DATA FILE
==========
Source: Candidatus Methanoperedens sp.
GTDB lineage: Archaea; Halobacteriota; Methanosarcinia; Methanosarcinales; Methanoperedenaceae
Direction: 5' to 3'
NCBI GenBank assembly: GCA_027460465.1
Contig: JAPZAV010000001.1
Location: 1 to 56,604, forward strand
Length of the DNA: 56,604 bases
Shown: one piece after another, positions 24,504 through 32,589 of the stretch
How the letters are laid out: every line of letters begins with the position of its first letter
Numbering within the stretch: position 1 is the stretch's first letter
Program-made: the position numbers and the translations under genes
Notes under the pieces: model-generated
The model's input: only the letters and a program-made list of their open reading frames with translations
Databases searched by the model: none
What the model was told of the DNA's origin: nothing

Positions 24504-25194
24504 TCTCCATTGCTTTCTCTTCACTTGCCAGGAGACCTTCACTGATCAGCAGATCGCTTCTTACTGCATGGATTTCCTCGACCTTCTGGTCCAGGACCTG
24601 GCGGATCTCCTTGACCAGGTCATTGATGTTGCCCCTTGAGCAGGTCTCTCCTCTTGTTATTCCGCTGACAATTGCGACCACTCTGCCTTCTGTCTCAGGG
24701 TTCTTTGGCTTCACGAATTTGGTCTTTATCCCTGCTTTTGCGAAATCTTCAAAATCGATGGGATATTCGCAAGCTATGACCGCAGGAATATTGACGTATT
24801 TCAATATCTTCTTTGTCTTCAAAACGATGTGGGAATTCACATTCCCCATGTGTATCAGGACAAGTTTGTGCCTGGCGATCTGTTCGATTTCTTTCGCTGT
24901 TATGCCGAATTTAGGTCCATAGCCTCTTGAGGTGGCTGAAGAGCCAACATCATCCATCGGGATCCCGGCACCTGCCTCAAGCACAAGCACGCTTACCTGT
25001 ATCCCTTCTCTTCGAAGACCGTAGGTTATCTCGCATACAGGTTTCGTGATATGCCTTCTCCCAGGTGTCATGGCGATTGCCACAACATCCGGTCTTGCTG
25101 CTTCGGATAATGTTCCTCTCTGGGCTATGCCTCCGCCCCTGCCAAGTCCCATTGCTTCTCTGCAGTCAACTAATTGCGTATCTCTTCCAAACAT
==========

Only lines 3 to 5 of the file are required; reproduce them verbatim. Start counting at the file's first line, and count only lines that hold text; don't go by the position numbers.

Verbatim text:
Direction: 5' to 3'
NCBI GenBank assembly: GCA_027460465.1
Contig: JAPZAV010000001.1